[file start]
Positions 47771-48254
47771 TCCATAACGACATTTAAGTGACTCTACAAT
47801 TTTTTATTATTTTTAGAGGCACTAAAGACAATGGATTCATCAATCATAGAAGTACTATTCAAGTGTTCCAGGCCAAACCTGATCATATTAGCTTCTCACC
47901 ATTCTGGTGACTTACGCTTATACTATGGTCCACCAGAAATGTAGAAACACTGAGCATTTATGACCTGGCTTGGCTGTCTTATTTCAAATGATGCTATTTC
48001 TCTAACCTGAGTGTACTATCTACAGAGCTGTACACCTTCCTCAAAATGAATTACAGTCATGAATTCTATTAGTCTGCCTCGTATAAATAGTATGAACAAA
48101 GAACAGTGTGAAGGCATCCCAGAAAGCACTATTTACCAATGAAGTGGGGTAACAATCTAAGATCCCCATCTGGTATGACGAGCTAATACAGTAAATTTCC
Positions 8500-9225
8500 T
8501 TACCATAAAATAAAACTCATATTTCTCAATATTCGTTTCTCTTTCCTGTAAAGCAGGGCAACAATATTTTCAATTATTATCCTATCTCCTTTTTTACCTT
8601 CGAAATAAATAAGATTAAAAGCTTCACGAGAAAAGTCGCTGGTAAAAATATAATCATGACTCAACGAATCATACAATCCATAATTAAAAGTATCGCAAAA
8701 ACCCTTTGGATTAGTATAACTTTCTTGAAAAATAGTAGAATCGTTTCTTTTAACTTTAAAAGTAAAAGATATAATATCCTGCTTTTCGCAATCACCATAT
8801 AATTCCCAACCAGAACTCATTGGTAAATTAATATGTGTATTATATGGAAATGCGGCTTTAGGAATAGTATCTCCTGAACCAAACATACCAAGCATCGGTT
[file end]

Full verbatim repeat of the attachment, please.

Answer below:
Positions 47771-48254
47771 TCCATAACGACATTTAAGTGACTCTACAAT
47801 TTTTTATTATTTTTAGAGGCACTAAAGACAATGGATTCATCAATCATAGAAGTACTATTCAAGTGTTCCAGGCCAAACCTGATCATATTAGCTTCTCACC
47901 ATTCTGGTGACTTACGCTTATACTATGGTCCACCAGAAATGTAGAAACACTGAGCATTTATGACCTGGCTTGGCTGTCTTATTTCAAATGATGCTATTTC
48001 TCTAACCTGAGTGTACTATCTACAGAGCTGTACACCTTCCTCAAAATGAATTACAGTCATGAATTCTATTAGTCTGCCTCGTATAAATAGTATGAACAAA
48101 GAACAGTGTGAAGGCATCCCAGAAAGCACTATTTACCAATGAAGTGGGGTAACAATCTAAGATCCCCATCTGGTATGACGAGCTAATACAGTAAATTTCC
Positions 8500-9225
8500 T
8501 TACCATAAAATAAAACTCATATTTCTCAATATTCGTTTCTCTTTCCTGTAAAGCAGGGCAACAATATTTTCAATTATTATCCTATCTCCTTTTTTACCTT
8601 CGAAATAAATAAGATTAAAAGCTTCACGAGAAAAGTCGCTGGTAAAAATATAATCATGACTCAACGAATCATACAATCCATAATTAAAAGTATCGCAAAA
8701 ACCCTTTGGATTAGTATAACTTTCTTGAAAAATAGTAGAATCGTTTCTTTTAACTTTAAAAGTAAAAGATATAATATCCTGCTTTTCGCAATCACCATAT
8801 AATTCCCAACCAGAACTCATTGGTAAATTAATATGTGTATTATATGGAAATGCGGCTTTAGGAATAGTATCTCCTGAACCAAACATACCAAGCATCGGTT